EU agency to rule on AstraZeneca vaccine safety today as row over supplies deepens

Resumption of administering of vaccines to high-risk people to not occur until next week

Any continued rollout of the AstraZeneca vaccine to high-risk people will not fully resume until next week, should the EU medicines watchdog clear safety concerns about the jab on Thursday.

The European Medicines Agency (EMA) is expected to make a final decision on the safety of the vaccine after a handful of countries, including Ireland, Germany and Italy, paused its use due to a small number of people suffering blood clots following vaccination.

Should the EMA review confirm the vaccine’s safety, the HSE plans to begin immediate use of the vaccine, which was due to be administered this week to 30,000 healthcare workers and high-risk people aged between 16 and 69 with serious underlying health conditions.

Hospital Report

However, a HSE source said the rollout would not resume until well into next week as vaccine teams and stock supplies would have to be remobilised.



The logistics around distributing the vaccine and rebooking postponed appointments, along with scheduling planned vaccinations, will likely take some time to organise, though one health source said they did not expect any unnecessary delay in restarting the process.

Figures released by the Department of Health showed the State's heavy reliance on the AstraZeneca vaccine. It accounts for more than a quarter of the 758,490 vaccines delivered so far.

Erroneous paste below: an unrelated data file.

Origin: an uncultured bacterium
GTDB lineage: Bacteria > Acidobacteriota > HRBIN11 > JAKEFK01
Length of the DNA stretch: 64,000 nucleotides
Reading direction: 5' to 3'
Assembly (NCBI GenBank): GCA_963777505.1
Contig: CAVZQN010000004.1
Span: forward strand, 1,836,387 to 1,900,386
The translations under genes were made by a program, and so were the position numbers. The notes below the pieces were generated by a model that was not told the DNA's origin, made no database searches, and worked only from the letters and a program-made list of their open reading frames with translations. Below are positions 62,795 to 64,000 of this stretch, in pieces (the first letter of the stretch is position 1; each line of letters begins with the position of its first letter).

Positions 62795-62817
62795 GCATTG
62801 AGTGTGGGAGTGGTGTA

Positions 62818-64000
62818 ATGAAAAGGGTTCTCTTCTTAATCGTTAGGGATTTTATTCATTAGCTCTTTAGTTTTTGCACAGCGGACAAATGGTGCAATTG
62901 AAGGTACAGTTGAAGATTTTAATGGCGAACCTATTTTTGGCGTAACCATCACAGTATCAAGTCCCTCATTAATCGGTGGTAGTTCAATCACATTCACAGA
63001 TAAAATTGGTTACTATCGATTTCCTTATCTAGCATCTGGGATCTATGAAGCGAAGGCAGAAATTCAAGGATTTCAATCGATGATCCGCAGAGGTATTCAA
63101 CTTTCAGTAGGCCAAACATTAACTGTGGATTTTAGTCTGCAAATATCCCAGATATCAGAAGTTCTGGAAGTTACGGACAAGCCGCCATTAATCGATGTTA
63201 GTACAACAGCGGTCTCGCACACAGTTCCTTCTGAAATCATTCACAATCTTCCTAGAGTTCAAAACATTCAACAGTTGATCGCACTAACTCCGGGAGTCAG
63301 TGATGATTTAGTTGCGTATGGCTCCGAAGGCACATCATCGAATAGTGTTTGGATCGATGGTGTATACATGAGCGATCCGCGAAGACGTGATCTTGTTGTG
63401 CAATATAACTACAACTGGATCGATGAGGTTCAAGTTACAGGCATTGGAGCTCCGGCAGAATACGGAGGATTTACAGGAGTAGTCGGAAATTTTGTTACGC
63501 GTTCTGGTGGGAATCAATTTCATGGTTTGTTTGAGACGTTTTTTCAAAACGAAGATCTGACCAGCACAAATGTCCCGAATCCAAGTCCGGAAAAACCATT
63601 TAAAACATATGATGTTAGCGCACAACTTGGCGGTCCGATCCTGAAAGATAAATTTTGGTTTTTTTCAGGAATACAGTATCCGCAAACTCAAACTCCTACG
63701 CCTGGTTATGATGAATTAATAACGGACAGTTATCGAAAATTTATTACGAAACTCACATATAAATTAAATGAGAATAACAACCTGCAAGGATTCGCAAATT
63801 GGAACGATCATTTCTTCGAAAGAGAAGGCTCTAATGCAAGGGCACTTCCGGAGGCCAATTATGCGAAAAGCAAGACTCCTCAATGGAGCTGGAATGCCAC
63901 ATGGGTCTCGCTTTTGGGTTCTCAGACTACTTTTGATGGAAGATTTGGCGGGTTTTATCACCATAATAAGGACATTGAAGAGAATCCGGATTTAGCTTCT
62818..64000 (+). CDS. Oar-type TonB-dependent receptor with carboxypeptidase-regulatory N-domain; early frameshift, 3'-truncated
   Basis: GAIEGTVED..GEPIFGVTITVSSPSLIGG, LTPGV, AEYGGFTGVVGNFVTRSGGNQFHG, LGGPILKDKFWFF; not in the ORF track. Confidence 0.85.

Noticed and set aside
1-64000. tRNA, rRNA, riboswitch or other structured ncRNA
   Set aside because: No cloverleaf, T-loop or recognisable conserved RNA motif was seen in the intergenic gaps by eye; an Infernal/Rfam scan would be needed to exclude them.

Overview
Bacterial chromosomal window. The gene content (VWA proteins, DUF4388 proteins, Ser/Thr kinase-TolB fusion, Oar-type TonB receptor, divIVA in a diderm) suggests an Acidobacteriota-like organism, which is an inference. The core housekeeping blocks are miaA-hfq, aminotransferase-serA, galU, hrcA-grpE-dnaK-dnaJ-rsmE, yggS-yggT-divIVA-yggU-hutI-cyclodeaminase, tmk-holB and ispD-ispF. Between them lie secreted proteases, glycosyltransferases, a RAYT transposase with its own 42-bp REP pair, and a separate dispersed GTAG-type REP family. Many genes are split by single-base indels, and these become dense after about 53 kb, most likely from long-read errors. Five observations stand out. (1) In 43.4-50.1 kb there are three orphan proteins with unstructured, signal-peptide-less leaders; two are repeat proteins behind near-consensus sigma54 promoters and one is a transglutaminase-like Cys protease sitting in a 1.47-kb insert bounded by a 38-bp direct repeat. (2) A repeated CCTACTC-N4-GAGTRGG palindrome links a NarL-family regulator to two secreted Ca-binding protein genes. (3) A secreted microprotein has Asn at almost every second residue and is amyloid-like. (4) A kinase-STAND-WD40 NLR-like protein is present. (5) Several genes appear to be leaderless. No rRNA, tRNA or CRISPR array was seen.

The Pfizer/BioNTech vaccine accounted for a majority of the deliveries, or for just over two-thirds of vaccines delivered.

European Commission president Ursula von der Leyen warned the EU could restrict exports of vaccines outside the 27-nation bloc to deal with what she called the "crisis of the century" if the UK and the US did not reciprocate by allowing vaccines to flow to the EU.

She said there would be 360 million vaccines delivered from the four authorised vaccine manufacturers in the second quarter.

A spokesman for Minister for Health Stephen Donnelly said the figures were in line with what the Government had estimated in its deliveries in the three-month period. “We expect to receive an average of one million doses per month for April, May and June,” he said.

The targets remain dependent on vaccine manufacturers delivering on promised supply.

Simon Carswell

Simon Carswell

Simon Carswell is News Editor of The Irish Times